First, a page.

“The expiration of key patents for LFP may also see the cathode more widely produced outside of China, and in turn see the cathode chemistry capture further market share,” he added.
Lithium outlook 2022: Key factors to watch
Speaking about the challenges junior miners could face in 2022, Adams said the hurdle will be to get up and running as fast as they can. “The opportunities will be there should be a lot of willing buyers/offtakers, and not just from China, with financing being more readily available,” he added.
Adams said investors should expect more partnerships to be formed from downstream to upstream in 2022. “(That means) more securing of supply, more investment in the upstream market of the supply chain.”
Benchmark Mineral Intelligence’s Miller is also expecting far more attention to be paid to raw material supply by cell manufacturers and automakers, which may grow their engagement upstream in order to secure raw materials.
“I will (also) be watching the progress of projects currently under construction and those due to come online during 2022,” he added.
In terms of contracts, Fastmarkets is expecting to see long-term supply deals negotiated.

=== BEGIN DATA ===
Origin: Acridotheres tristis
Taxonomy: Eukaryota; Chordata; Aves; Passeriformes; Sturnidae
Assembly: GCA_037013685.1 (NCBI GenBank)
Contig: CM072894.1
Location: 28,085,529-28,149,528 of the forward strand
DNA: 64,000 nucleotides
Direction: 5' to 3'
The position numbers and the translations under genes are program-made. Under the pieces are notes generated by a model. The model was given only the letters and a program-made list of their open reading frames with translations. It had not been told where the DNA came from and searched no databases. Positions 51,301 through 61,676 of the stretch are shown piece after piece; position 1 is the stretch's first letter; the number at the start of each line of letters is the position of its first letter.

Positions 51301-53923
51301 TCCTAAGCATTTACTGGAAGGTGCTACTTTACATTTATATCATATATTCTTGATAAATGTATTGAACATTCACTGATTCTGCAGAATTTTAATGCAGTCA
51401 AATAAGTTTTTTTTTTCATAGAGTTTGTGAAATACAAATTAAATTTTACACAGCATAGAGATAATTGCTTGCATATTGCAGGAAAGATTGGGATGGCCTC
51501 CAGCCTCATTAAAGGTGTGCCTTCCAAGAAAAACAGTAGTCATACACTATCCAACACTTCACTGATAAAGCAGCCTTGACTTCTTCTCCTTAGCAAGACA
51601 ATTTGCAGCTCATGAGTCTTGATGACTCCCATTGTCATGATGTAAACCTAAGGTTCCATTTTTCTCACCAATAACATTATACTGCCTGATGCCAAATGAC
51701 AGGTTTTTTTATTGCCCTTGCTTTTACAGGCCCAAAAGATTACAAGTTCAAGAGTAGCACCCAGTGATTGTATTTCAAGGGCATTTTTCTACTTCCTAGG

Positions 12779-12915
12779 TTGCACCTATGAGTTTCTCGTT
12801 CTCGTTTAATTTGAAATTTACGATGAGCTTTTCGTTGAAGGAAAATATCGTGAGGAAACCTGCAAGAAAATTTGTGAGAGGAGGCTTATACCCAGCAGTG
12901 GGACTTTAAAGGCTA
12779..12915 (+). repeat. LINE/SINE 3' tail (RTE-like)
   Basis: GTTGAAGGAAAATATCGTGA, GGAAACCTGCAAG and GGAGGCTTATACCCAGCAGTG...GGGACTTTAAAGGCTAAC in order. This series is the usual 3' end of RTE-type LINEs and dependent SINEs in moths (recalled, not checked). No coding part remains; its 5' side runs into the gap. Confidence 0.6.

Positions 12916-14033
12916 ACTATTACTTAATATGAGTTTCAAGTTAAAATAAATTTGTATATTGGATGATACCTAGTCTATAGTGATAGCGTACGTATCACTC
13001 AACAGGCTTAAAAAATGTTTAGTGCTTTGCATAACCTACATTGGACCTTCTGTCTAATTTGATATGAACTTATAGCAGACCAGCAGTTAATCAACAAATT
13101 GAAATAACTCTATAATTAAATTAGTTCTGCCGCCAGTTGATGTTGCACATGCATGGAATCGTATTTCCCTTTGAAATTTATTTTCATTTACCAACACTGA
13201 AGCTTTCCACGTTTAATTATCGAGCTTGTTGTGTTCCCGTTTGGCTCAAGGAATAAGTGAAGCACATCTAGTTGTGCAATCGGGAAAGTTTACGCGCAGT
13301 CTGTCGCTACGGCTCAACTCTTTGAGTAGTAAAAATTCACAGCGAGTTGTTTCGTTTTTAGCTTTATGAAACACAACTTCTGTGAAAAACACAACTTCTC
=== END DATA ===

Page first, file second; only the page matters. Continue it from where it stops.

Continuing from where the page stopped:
“Some may be fixed priced, but at these high prices consumers may be wary of locking in prices. I think we are more likely to see supply contracts based on unfixed prices,” Adams said.
There is a trend toward more frequent pricing breaks within contracting, said Benchmark Mineral Intelligence, as producers seek to capitalize on rising prices and increasingly link contracts to market-led price reporting.
“We have also seen more support for juniors in terms of offtake agreements, contracts and financing, which should improve financing opportunities and increase the likelihood of novel supply coming to market,” Miller said.
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Securities Disclosure: I, Priscila Barrera, hold no direct investment interest in any company mentioned in this article.
Editorial Disclosure: The Investing News Network does not guarantee the accuracy or thoroughness of the information reported in the interviews it conducts. The opinions expressed in these interviews do not reflect the opinions of the Investing News Network and do not constitute investment advice. All readers are encouraged to perform their own due diligence.
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Priscila is originally from Buenos Aires, Argentina, where she earned a BA in Communications at Universidad de San Andres. She moved to Vancouver for the first time in 2010 and fell in love with the city. A few years after she went to London, UK, to study a MA in Journalism at Kingston University and came back in 2016. She enjoys reading, drinking coffee and travelling.